The situation in the Western Balkans countries – Albania, Bosnia and Herzegovina, Kosovo, Macedonia, Montenegro and Serbia is becoming more and more challenging for the European Union. The governments of all of them are formally pro-European but in the last few years most of these countries have seen setbacks in the process of building democratic institutions and market economies. The governing elites in the region base their power on clientele networks providing jobs for their voters and public contracts and protection to oligarchs. Indeed, the situation looks gloomy after fifteen years of reforms under the auspices of the EU and the ongoing accession process into it.
The European Union and Member States preoccupied with internal problems like the euro, migrant/refugee crises, and Brexit have been tolerating the negative dynamics in the Western Balkans. Partially it has been a continuation of the politics of double bluff when the Western Balkans pretend to implement reform and the EU pretends that it wants them in. Some Member States seem to think that more important than implementing democratic reform is that the regional semi-autocratic leaders can deliver solutions in the some other areas like in Macedonia, which closed its border during the time of the migrant/refugee crisis or in Serbia, which started the normalization dialogue with Kosovo and provided a kind of pro-European anchor in Serbian foreign policy. However, this strategy is very short-sighted.
The elites in Western Balkans are increasingly using nationalist and anti-EU rhetoric in order to channel public frustration. These habits generate frequent tension in the region and threaten its stability. As the migrant/refugee crisis demonstrated, the weakness of these states may pose a serious threat to the security of the EU Member States, especially in areas such as smuggling of people, arms, and drugs. Support for the semi-autocratic and corrupt leaders weakens the credibility of the EU as defender of the values of liberal democracy and the rule of law. Moreover, the regional leaders are keen to play off external actors against the EU; Russia, China, Turkey and Arab states are taking advantage of the lack of an active EU policy in the Balkans.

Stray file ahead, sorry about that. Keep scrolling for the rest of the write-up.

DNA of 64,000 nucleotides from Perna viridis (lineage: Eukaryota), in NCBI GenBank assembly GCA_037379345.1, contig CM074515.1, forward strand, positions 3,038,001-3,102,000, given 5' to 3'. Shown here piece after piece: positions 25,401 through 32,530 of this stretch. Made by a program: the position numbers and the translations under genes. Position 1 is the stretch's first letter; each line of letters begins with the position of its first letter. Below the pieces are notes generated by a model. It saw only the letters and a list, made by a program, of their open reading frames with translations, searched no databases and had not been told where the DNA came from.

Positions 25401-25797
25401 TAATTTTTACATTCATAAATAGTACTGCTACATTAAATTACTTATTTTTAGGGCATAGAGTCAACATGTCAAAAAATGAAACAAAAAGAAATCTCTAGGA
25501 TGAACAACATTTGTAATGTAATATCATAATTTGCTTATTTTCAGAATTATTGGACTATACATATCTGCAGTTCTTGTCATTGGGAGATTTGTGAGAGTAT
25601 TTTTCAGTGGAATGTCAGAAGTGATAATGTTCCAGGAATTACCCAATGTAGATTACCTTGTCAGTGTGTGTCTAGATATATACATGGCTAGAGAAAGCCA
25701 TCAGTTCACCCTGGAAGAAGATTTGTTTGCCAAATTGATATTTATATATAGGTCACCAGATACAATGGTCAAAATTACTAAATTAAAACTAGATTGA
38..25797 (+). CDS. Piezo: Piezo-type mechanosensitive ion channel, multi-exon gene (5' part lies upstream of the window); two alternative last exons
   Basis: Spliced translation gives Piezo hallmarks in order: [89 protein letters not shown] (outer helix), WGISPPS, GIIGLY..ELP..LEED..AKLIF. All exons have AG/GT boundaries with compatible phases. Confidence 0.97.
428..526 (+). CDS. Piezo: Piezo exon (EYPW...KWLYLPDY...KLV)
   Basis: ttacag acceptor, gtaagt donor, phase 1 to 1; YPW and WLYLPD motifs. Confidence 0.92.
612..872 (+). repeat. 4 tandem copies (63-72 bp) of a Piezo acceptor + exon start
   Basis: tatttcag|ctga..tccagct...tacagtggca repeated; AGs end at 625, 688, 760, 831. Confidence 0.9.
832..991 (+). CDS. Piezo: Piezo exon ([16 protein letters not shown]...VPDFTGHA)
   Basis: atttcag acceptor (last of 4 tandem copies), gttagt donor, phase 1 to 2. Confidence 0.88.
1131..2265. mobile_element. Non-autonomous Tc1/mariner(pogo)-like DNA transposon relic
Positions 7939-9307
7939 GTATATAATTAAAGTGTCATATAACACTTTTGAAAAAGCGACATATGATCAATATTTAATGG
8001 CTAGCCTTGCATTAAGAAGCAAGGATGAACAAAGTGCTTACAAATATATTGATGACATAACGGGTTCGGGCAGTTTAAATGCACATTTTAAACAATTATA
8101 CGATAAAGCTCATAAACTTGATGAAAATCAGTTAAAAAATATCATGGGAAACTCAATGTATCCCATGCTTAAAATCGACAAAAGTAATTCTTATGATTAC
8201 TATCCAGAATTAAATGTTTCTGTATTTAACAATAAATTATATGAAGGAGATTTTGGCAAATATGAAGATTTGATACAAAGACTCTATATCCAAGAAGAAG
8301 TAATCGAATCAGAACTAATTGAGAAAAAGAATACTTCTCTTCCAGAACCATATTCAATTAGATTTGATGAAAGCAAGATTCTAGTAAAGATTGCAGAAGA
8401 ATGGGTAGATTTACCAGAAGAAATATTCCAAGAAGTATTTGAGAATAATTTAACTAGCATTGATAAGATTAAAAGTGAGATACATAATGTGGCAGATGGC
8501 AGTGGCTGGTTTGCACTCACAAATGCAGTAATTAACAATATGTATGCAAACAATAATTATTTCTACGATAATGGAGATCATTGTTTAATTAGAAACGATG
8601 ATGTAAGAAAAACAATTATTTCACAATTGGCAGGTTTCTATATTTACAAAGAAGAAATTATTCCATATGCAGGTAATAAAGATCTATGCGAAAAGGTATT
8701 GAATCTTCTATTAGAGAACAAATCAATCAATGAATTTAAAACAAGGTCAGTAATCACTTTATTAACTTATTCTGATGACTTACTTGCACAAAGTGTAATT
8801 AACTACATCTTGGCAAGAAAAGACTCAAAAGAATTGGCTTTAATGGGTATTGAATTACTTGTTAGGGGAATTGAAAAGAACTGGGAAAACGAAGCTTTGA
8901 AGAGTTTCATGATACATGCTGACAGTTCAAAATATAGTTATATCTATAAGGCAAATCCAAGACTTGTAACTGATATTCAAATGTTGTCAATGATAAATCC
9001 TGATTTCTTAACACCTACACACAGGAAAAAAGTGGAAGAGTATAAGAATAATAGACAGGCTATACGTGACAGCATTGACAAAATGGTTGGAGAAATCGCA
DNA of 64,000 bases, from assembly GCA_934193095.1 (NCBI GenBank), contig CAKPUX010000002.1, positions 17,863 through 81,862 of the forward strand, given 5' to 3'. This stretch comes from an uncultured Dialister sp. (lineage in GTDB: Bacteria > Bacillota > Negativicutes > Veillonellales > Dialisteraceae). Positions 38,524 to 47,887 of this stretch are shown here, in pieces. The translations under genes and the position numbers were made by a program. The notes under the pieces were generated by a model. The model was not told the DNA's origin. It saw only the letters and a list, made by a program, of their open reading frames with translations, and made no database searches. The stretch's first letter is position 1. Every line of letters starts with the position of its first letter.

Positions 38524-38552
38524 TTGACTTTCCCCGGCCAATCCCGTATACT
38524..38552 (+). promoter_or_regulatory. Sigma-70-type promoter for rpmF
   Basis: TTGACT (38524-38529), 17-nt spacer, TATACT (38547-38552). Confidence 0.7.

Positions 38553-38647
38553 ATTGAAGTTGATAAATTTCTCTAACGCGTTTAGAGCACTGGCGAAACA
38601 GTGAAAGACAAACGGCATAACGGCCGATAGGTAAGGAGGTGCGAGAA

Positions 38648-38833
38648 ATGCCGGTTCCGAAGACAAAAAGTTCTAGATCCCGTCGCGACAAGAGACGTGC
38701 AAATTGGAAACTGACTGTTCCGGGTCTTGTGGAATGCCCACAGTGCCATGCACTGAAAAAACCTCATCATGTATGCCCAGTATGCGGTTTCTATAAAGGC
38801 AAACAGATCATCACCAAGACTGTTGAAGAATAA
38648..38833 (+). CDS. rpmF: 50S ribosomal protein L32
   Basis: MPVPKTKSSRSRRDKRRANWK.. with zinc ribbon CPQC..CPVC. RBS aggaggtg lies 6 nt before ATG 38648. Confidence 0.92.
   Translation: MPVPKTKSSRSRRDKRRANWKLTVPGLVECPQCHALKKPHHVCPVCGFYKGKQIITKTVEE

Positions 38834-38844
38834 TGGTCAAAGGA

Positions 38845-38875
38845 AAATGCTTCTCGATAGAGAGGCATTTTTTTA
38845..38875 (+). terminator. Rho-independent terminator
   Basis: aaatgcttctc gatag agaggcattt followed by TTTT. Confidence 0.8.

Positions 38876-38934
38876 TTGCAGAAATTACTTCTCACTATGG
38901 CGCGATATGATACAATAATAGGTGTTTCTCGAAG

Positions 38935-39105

Warsaw has always been a strong supporter of the “open door” of the European Union. The security threats related to the growing involvement of Russia in the region, its location on the Balkan route for illegal migration, the perspective of destabilization of regional states and rise of inter-ethnic tensions turning into armed incidents are particularly worrying for Poland. Further expansion of the EU enjoys a broad consensus in Poland and is backed by both the Polish political elite and society, though with a rather insufficient bilateral engagement with the region. However, Poland has become increasingly active in the Balkans in recent years as far as the EU accession process is concerned. In 2012, the Skopje Conference was introduced. This is an annual meeting of representatives of state institutions from Poland and Macedonia aimed at sharing Poland’s experience in the process of European integration. Later on, similar platforms of cooperation were established with Serbia and Albania. Since 2015, the Ministry of Foreign Affairs has hosted the annual Enlargement Academy for officials from the Western Balkans, a forum for sharing experiences from the transformation process and from the accession negotiations with the EU. Since 2017, young people from the Western Balkans have taken part in the seminars held in Krzyżowa, which through presenting the contribution of Polish-German rapprochement to the EU integration serve as a source of inspiration for the reconciliation process in the Balkans. According to the Polish government, the combination of strict conditionality with tangible benefits for those countries which fulfill the EU condition would be the most effective policy towards the region.